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Heavenly Jerusalem, Earthly Jerusalem
Never has a city been so beautiful and so blemished, so revered and so reviled, so easy to love and so hard to live in.

“Said God: I will not enter heavenly Jerusalem until I enter earthly Jerusalem.” (Midrash Ps. 122)

Jerusalem. Never has a city been so heavenly and so earthly, so revered and so reviled, so easy to love and so hard to live in. In the 2,000 years of exile, Jerusalem always stood at the heart of our yearning. We sat and wept, remembering Zion. We longed for Jerusalem, prayed to Jerusalem, sang about Jerusalem. It was a place of holiness and beauty, of splendor and enchantment, of majesty and mystique. And it was far, far away.

Forty one years ago, our prayers were answered. We returned to Jerusalem and tried to make her our home. And, as every marriage effectively ends the romance of courtship, the reunification of the city brought an end to our infatuation. As long as our hearts were in the East, and we were at the ends of the West, Jerusalem was an ideal and unblemished bride. Up close, she became a lot more difficult to love.

There were many who left. Disillusioned and bitterly disappointed, they couldn’t stand the sight of the poverty, the crumbling edifices, the unkempt neighborhoods. They struggled against low wages and inflated rents. They couldn’t find a playground or public library for their children. Above all, they resented the polarization, the extreme factionalism tearing at the population, the religious wars and political strife.

So they moved. To Tel Aviv, to the Galilee, to the Negev. To any place where opportunities were bigger and life less intense, where the surrounding hills were replaced by a broader horizon, where the air may not be as sweet as wine – but the breathing was certainly easier. Jerusalem, for them, was altogether too earthly and best loved from afar.

On the other hand, there were those who strove to preserve the romanticized image of Jerusalem – however incongruous. Those who preferred myth to reality, who still sang “Next year in Jerusalem”, even when in their homes in Katamon. Willfully blind to the city’s faults and failings, they continued to believe that “There is no beauty as the beauty of Jerusalem” (Kidushin 49b), overlooking the rubbish in the streets; that “Ten measures of wisdom entered the world, nine in Jerusalem and one in the rest of the world” (Avot d’Rabbi Natan 48), ignoring the critical dearth of cultural venues; that “Jerusalem… is a city which makes friends of all of Israel” (Hagiga 3:6), forgetting that no other place ever caused so much controversy. Jerusalem, for them, is heavenly, a place of divine majesty and perfection, where all is immaculate and nothing need be remedied.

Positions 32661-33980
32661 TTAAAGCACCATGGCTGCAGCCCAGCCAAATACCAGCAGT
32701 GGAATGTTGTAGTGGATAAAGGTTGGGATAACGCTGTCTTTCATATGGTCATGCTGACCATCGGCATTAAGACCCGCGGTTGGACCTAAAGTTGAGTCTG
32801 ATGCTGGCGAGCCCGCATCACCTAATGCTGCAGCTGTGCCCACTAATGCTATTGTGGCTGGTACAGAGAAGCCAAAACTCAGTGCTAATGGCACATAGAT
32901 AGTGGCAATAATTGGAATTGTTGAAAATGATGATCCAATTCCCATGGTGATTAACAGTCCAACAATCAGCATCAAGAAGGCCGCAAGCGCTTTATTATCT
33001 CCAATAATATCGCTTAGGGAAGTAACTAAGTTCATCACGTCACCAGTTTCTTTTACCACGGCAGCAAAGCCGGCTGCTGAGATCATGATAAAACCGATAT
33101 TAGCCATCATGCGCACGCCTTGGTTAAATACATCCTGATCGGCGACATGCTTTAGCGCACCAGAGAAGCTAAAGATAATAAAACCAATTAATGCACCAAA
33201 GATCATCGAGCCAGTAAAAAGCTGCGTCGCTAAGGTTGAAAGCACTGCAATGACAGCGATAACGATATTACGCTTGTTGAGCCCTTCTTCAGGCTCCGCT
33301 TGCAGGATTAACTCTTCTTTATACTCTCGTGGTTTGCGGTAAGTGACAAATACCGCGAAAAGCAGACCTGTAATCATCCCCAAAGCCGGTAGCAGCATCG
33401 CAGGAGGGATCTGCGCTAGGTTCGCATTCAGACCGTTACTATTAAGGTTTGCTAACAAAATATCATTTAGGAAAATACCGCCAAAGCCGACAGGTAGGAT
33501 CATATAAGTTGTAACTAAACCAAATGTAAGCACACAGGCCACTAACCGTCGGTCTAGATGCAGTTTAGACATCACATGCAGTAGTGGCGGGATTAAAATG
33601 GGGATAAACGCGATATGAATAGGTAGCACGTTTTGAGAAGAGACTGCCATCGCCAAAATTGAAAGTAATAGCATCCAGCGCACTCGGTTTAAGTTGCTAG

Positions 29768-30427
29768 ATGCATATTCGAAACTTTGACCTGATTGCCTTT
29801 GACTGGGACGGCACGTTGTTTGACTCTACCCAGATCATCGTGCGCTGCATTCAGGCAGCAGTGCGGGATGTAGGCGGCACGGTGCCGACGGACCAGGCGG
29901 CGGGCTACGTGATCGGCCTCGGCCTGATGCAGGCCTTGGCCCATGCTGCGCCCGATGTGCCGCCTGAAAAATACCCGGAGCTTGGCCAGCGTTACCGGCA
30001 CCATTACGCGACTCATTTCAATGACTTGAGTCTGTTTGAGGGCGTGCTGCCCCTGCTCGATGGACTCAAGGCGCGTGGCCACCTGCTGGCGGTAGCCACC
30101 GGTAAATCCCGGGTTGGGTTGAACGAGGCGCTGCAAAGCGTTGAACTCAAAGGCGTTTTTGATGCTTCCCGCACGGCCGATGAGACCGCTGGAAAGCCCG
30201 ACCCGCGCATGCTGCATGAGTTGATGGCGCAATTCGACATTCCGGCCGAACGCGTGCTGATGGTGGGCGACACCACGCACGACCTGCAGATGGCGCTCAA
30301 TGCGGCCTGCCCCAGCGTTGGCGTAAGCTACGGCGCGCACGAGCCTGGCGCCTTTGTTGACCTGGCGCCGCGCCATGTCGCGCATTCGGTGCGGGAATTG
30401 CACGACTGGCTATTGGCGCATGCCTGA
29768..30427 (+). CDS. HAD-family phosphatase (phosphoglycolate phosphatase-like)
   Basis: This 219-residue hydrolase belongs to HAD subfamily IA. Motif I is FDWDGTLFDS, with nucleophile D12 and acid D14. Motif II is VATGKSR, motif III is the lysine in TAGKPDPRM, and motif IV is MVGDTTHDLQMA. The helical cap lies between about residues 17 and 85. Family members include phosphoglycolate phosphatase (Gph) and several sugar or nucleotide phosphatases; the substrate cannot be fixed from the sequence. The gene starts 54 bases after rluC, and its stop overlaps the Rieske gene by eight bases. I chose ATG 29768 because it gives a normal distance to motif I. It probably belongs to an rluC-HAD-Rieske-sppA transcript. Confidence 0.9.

Neither group, of course, does the city justice. Jerusalem must not be deprecated beyond hope, nor praised beyond reason. She must be loved for what she is: a beautiful, complicated city, where the challenges are great but the rewards even greater. A place where the holy and the mundane, the present and the past, the cosmopolitan and the provincial come together in an irresistible celebration of life. Where ancient fortresses and synagogues are interspersed by a growing number of museums and art galleries, where the sounds of prayer blend with the cries of market vendors, where people of different ethnicities, religious beliefs and political ideologies walk the same streets and ride the same buses. Jerusalem is, in this sense, a true microcosm of Israel.

Forty one years after the reunification of the city’s east and west, it is time to unify heavenly Jerusalem and earthly Jerusalem. We must temper our veneration with criticism, and our criticism with veneration, neither glorifying the city so much we cannot see her flaws, nor deploring her so much we have no desire to correct them. Only once we stop loving Jerusalem from afar, once we eradicate the barriers of idealized images and disappointed dreams, will the 2,000-year exile from the city really come to an end. Only then will Jerusalem become our home.

Written with Gila Fine

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